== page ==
Lesson With Dennis Carroll

Dennis Carroll is a man of refined tastes. This is the immediate impression when visiting Dennis Carroll at his apartment. The walls covered in striking reproductions of chiaroscuro paintings, mostly Goya – “I’ve always wanted to live in an art gallery.” He also serves the best cup of coffee I’ve ever had. The lesson spilled over into a lunch, where he had to hip me to the best italian beef sandwich in Chicago (I’m going to keep it’s identity a secret). His discerning palate applies to his music, too; his teaching reflects a lifetime of careful listening. Dennis is on faculty at DePaul University; you can find his bio here: http://music.depaul.edu/faculty-staff/faculty-a-z/Pages/dennis-carroll.aspx

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Rhythm Changes: Chord Substitutions and Lines

I wanted to know how he would approach teaching a new student. “The first thing I would ask is, ‘could you just walk some rhythm changes?’” He counted off a moderate tempo and had me play many choruses so that he could listen for the redundancies in my line (there were many). He pointed out my line on the bridge. “Any time you see a dominant, especially if you have a dominant for two bars or longer in a row, say, like “Dig” or “Sweet Georgia Brown” or a myriad other examples, you can always think of those as – what? (he was using the Socratic method here) – what always precedes the dominant?” Once I had finally realized he wanted me to figure out that you could substitute  ii-V or II-V for V, he played an example for me, at the same time demonstrating his amazing tone and rock-solid time (e.g. playing Am7-D7 instead of just two bars of D7. Example 1 is a transcription of what he played).

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You can download a pdf file here: lesson-with-dennis-carroll

“The master of developing the line in modern language, of course, is Ray Brown… He constantly did that.” He proceeded to play another Rhythm Changes line (example 2), this time at a blistering tempo, proving how the substitutions can make the line more clear and interesting. “As (students) advance a little bit and get the concept of how to get to the fifth; how the fifth can be used as a starting point… The main thing there is that we’re on the hook for every quarter note – every beat. And horn players could be in front of us for a while and the tempos could really be up there. It’ll have to be real muscle memory, right? So count it off fast “ “I’m thinking always how can I get (the students) to understand that by opening up like that you’re not just surviving at those tempos, but you’re also not letting yourself get bored. You can almost think of yourself as playing a solo within the solo by having a creative bass line. Frame it not as another arduous task, but that you’re playing a solo within the solo.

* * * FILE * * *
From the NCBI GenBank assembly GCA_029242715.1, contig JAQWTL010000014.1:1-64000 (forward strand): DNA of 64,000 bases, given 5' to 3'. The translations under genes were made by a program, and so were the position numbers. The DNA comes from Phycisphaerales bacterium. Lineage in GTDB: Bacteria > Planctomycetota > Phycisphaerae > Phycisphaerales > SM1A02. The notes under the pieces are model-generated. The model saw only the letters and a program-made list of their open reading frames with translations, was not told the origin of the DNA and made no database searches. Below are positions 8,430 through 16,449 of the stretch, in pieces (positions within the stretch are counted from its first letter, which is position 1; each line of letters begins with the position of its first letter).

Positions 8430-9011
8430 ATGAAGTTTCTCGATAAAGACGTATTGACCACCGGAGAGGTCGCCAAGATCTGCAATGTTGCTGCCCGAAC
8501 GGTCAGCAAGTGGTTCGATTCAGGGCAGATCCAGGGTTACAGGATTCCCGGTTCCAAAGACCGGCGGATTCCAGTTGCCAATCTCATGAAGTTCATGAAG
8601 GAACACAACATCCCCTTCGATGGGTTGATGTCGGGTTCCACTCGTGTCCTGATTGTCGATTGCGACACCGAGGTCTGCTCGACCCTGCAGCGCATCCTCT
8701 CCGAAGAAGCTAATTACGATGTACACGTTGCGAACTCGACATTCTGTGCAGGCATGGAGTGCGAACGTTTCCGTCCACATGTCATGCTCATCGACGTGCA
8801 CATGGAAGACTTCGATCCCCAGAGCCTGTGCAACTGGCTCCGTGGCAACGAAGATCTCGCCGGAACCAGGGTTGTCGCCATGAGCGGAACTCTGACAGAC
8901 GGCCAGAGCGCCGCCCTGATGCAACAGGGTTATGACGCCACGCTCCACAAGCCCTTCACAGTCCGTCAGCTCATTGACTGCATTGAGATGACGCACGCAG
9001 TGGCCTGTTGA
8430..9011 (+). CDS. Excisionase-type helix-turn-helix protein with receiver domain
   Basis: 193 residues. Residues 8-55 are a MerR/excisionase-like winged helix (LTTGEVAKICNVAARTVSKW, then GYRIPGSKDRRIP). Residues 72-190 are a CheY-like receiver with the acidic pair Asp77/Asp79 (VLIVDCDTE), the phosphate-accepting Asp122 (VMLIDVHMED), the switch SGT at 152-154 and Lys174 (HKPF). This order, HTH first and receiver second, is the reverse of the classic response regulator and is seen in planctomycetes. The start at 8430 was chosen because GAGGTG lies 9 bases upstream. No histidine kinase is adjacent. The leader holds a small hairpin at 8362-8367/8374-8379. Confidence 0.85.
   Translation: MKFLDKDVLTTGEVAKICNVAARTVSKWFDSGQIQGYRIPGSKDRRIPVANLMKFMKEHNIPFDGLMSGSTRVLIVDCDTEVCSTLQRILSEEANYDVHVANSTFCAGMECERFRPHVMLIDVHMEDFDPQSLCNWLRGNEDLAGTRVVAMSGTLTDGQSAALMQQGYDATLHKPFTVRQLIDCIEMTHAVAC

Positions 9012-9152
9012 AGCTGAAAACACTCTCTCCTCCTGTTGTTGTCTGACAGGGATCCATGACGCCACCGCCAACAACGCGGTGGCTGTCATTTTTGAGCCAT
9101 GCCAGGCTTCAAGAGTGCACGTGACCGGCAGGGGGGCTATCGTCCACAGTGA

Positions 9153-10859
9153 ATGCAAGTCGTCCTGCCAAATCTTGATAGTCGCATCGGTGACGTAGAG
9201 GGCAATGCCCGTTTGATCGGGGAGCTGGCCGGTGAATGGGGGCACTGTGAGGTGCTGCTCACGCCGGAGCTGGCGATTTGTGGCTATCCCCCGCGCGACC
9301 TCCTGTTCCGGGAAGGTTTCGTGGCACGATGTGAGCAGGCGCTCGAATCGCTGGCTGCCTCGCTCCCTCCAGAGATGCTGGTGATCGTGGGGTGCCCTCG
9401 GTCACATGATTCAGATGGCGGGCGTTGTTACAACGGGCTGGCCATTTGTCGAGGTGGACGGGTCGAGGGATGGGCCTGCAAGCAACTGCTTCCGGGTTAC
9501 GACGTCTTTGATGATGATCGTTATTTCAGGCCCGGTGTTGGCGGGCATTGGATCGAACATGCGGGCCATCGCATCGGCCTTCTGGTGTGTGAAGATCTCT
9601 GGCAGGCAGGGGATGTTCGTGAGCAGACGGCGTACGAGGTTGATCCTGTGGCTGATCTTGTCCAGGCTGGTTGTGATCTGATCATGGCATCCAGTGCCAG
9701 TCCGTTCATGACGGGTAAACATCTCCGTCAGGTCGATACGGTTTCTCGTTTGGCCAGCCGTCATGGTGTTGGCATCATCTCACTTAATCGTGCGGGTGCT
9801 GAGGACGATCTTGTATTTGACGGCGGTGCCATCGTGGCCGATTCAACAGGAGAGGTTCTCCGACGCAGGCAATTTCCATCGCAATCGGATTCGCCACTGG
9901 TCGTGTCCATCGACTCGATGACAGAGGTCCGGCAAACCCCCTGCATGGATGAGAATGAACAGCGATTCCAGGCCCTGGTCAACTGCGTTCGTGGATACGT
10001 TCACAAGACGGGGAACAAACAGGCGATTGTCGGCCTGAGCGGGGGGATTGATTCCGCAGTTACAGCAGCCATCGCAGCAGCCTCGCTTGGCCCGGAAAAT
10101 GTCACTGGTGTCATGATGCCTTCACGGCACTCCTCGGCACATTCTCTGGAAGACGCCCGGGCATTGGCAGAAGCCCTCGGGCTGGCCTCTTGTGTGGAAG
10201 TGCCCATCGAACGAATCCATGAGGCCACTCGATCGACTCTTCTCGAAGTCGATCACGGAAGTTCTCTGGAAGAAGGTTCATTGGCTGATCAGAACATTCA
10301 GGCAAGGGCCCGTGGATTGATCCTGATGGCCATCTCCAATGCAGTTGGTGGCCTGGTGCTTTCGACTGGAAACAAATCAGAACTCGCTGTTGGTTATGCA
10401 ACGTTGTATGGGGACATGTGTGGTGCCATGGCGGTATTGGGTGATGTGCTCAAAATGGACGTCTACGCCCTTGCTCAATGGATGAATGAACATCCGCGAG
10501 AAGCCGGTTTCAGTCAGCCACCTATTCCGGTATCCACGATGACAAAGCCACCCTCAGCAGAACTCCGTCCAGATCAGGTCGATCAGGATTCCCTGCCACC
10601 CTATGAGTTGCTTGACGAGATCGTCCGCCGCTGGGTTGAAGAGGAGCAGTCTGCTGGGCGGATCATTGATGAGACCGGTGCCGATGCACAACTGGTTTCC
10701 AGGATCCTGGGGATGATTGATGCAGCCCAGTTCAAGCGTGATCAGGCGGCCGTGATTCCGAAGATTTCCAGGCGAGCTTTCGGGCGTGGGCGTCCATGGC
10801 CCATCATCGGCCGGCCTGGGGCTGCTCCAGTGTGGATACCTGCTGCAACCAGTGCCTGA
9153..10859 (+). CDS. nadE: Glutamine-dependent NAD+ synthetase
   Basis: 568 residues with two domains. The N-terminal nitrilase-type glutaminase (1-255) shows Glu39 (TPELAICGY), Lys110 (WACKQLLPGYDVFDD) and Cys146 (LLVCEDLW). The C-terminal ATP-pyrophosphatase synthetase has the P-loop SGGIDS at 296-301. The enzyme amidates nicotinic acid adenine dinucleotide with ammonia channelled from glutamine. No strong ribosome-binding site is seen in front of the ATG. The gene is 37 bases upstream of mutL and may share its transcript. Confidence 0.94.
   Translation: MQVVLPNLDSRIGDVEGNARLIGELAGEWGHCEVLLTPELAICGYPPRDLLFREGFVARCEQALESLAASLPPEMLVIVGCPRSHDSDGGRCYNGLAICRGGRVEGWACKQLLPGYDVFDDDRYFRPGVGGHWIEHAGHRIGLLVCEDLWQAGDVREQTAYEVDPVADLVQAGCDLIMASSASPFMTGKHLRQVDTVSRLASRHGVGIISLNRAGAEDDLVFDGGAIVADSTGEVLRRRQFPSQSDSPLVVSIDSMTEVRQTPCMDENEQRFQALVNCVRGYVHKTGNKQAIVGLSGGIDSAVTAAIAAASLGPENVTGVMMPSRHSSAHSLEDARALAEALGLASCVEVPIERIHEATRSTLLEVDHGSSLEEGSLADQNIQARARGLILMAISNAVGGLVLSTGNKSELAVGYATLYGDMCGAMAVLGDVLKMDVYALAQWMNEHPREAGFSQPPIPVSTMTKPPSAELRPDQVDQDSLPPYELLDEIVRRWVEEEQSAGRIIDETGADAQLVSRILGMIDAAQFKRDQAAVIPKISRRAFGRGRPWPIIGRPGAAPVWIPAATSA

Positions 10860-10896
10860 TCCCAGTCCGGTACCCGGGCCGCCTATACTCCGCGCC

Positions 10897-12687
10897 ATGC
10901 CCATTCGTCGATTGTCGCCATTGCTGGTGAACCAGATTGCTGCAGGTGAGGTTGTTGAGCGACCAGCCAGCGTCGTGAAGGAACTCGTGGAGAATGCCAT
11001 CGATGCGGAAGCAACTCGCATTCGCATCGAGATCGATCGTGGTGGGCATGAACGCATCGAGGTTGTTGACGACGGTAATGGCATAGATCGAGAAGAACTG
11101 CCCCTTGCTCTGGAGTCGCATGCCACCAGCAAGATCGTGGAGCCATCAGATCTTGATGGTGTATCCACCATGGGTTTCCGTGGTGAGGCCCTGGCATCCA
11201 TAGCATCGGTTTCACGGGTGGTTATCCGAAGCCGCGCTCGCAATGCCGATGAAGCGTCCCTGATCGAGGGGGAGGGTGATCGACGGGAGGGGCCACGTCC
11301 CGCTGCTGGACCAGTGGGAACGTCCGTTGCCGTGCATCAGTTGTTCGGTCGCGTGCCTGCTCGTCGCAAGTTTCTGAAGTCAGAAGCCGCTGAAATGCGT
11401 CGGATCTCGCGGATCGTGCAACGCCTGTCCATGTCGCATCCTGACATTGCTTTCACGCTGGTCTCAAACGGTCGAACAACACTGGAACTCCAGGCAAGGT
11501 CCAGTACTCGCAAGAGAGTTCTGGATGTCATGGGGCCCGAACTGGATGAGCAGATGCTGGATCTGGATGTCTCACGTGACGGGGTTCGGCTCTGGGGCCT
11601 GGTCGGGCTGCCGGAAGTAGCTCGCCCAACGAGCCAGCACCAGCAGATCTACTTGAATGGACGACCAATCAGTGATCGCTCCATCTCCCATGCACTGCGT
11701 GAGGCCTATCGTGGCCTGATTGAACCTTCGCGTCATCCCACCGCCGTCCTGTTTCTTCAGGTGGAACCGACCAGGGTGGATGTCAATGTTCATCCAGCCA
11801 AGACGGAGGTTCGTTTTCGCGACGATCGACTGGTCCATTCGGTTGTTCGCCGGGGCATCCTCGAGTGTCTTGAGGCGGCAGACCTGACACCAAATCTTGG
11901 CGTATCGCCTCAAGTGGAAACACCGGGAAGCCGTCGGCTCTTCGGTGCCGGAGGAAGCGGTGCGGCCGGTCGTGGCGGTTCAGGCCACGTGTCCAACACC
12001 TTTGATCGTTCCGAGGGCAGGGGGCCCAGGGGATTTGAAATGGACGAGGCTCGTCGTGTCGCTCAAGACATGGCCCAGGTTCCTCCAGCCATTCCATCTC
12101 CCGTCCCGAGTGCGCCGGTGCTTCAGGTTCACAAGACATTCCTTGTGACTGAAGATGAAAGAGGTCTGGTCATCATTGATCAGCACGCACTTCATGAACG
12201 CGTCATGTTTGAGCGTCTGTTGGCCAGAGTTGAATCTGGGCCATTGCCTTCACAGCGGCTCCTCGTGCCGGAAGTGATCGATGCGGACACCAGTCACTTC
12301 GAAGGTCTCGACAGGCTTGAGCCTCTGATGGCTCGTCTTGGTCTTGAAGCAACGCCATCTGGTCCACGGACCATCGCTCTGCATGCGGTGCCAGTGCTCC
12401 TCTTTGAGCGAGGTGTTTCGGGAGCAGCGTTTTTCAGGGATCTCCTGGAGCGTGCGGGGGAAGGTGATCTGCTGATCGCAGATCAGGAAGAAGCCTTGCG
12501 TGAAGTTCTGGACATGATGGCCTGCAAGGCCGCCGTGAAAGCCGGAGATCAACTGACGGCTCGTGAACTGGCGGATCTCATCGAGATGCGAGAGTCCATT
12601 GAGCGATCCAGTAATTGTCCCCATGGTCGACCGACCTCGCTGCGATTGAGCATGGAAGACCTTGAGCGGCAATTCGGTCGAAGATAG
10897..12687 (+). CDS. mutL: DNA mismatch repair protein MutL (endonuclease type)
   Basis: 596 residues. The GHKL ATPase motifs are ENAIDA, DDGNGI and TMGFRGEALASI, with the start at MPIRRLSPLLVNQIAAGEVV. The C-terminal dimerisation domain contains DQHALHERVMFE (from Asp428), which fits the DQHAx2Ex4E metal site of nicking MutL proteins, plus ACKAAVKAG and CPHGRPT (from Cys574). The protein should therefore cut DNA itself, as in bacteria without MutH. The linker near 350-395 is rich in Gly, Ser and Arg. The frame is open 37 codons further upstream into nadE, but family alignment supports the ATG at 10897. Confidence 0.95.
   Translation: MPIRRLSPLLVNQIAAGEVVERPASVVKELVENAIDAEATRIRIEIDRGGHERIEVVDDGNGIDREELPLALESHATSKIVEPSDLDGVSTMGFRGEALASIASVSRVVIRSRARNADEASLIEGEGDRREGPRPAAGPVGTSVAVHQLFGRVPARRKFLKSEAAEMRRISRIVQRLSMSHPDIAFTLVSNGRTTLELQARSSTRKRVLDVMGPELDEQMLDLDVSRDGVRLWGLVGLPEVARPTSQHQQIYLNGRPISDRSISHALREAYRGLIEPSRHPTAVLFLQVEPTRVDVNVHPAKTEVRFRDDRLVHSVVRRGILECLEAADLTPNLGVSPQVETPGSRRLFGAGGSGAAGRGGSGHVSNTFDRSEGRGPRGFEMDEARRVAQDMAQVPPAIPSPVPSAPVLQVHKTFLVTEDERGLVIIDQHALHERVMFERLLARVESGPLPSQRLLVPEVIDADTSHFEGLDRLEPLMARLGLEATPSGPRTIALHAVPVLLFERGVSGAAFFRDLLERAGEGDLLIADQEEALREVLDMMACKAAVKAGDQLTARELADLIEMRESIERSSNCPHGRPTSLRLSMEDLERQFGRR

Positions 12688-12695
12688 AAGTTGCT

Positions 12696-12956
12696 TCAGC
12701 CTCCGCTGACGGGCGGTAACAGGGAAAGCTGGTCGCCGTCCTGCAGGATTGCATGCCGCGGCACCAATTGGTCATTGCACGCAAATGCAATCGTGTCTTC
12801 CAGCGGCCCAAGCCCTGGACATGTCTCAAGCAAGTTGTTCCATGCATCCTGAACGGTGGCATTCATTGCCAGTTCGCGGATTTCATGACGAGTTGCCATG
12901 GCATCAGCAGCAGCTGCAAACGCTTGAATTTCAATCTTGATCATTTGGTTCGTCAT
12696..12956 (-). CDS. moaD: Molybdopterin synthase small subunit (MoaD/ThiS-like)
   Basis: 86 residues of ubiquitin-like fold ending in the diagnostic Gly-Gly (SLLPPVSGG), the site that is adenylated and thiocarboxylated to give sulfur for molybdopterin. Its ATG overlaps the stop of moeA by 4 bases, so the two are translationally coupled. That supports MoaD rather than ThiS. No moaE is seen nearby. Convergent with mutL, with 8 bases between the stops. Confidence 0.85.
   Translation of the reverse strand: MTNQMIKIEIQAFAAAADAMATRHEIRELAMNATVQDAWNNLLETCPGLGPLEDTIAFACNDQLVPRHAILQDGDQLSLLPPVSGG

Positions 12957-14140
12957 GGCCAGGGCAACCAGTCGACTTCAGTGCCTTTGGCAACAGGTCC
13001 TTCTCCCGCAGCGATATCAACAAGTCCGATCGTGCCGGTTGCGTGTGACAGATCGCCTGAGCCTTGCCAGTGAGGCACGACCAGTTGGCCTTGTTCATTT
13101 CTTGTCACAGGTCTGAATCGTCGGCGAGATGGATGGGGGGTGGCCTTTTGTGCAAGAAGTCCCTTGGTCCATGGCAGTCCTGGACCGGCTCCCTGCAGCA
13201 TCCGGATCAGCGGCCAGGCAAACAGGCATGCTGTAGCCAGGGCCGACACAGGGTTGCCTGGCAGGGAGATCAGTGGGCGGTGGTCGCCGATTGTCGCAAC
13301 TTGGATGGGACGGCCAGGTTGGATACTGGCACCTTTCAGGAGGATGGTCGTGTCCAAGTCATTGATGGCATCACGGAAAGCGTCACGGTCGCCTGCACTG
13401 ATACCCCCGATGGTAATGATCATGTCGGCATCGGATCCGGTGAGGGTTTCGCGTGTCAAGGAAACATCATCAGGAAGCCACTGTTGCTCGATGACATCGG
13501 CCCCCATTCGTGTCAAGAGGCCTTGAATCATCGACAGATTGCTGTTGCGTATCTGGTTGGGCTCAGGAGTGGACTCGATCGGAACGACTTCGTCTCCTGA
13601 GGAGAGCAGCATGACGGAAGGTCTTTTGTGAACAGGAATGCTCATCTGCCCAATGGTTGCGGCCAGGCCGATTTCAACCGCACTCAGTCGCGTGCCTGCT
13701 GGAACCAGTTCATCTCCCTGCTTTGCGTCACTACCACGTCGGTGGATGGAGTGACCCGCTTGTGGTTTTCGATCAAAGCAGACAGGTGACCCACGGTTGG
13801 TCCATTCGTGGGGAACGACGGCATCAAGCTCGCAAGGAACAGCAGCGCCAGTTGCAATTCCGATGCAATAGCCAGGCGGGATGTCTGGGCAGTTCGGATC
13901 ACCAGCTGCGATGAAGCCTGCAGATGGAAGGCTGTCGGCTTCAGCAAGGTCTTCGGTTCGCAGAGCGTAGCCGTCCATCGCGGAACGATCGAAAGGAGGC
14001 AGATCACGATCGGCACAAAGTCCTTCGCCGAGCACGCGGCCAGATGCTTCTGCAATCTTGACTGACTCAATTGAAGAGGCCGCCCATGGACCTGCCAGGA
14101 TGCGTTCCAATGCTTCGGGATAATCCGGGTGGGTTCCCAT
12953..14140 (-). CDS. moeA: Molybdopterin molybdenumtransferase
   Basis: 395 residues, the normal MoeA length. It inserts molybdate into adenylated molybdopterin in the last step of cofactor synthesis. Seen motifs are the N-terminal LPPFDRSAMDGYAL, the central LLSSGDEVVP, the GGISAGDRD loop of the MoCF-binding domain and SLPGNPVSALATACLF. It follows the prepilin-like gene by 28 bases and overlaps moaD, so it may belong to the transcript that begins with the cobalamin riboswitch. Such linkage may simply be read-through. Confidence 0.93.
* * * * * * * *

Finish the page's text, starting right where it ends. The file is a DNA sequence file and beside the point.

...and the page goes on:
On Teaching

He explained the idea of “framing” – “the way you phrase things as a glass half empty or glass half full scenario. People are always risk averse, but you can put things another way where they’re gaining something out of it. And they can hear it.”

As we continued talking about teaching methods, his enthusiasm became obvious. In fact, Dennis got so excited about our conversation that he insisted I meet one of his students at DePaul right away and put these ideas into practice.

Listening

We talked about how the most important part of the process is listening. This means learning without using books or charts. He stressed being able to pick up tunes on the fly. “As bass players we are on the hook. The people on the front line – they just want to play, and they are expecting us to get it – that’s just the gig. My point with that with my students is that it makes them more competitive… that is an attractive thing in the marketplace.

He sits at the piano and started playing a tune without naming it, expecting me to jump in. Dennis is a beautiful piano player, by the way – lots of refined voicing and chord substitution ideas. He explains that he’ll accompany students on the piano, making them play by ear and stopping at different places to see if they can identify the harmony. “If they can’t do that, then how are they going to walk? After you get the right root note, then what are you going to do?”

Here’s his method for developing chord recognition skills: He’ll have them turn their back and he’ll play chords on the piano for them to identify. Then he’ll have them record themselves playing the chords, with their own voice announcing what the chord type is.

He had me play a dominant pedal while he played some chromatic harmonies above. That got us into “the next level of harmony, which is slash chords.” “By the time you get into the sixties with Herbie and Miles you’ve got to be able to know that stuff, otherwise you’ve got a problem.” These things are also important because, not only are you learning to be a bass player, but also a budding composer.

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